Hollywood sells the greedy-evil-capitalists-cheat-the-poor message with movies like Martin Scorsese’s new film, “The Wolf of Wall Street,” which portrays stock sellers as sex-crazed criminals. Years before, Oliver Stone’s “Wall Street” created a creepy financier, Gordon Gekko, played by Michael Douglas, who smugly gloated, “It’s a zero-sum game. Somebody wins; somebody loses.”
This is how the left sees the market: a zero-sum game. If someone makes money, he took it from everyone else. The more the rich have, the less others have. It’s as if the economy is a pie that’s already on the table, waiting to be carved. The bigger the piece the rich take, the less that’s left for everyone else. The economy is just a fight over who gets how much.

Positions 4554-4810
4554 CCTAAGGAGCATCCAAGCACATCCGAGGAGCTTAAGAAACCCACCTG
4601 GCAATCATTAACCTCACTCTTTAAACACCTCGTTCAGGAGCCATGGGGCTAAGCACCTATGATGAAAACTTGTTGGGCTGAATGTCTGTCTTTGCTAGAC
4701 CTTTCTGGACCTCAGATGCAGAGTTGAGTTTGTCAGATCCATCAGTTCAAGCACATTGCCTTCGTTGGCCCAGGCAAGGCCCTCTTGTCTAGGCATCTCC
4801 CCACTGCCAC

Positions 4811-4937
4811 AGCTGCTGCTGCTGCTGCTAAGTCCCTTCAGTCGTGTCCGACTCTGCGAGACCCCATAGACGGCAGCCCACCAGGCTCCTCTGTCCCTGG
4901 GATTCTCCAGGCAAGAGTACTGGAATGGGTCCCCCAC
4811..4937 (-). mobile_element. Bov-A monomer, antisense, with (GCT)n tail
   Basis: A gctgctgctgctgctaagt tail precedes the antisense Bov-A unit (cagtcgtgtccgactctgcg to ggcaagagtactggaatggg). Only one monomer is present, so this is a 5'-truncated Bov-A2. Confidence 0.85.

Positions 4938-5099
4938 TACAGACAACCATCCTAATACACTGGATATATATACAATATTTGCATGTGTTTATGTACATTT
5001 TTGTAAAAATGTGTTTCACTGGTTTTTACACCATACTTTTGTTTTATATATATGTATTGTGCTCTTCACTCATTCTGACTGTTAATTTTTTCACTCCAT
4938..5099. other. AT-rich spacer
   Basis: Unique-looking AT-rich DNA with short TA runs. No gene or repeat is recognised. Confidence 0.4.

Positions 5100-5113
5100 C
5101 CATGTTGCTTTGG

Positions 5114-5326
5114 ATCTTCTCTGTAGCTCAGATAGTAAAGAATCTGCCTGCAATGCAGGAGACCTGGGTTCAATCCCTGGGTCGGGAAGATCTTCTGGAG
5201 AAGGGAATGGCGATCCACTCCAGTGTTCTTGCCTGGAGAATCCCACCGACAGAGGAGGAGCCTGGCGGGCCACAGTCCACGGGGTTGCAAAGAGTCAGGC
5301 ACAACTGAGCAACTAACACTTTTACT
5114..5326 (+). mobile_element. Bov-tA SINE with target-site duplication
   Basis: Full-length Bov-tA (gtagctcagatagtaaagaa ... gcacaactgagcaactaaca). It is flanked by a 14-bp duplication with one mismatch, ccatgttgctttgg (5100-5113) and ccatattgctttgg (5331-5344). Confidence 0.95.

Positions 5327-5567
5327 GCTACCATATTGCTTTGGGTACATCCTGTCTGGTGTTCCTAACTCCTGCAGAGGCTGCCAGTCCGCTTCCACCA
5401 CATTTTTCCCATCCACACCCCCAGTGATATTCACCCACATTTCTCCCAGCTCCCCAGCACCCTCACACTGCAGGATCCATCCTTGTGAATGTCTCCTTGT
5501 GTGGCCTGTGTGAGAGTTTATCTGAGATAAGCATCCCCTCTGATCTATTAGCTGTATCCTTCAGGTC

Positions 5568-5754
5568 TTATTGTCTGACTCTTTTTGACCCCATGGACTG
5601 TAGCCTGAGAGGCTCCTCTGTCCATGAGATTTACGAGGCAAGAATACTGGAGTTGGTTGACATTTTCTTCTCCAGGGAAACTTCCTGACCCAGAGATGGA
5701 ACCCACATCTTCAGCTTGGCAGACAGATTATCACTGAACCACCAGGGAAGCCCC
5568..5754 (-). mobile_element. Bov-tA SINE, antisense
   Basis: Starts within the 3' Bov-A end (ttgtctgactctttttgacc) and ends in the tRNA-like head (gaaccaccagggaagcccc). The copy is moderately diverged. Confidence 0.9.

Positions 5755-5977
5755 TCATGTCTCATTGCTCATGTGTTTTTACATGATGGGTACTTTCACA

But this is absurd. Bill Gates took a huge slice of pie, but he didn’t take it from me. By starting Microsoft, he baked millions of new pies. He made the rest of the world richer, too. Entrepreneurs create things.
Over the past few decades, the difference in wealth between the rich and poor has grown. This makes people uncomfortable. But why is it a problem if the poor didn’t get poorer?
Arnon Milchan’s double life as a Hollywood producer and Israeli spy reads like a script for a film he produced.
After years of speculation about his past, Milchan admitted he had worked as an Israeli spy and arms dealer, even after coming to Hollywood, in a report on Israel’s investigative TV show “Uvda.” The Israeli businessman-turned-Hollywood producer behind “Fight Club,” “Pretty Woman” and “L.A. Confidential” admitted to buying arms that were going to be used by Israel to build nuclear bombs.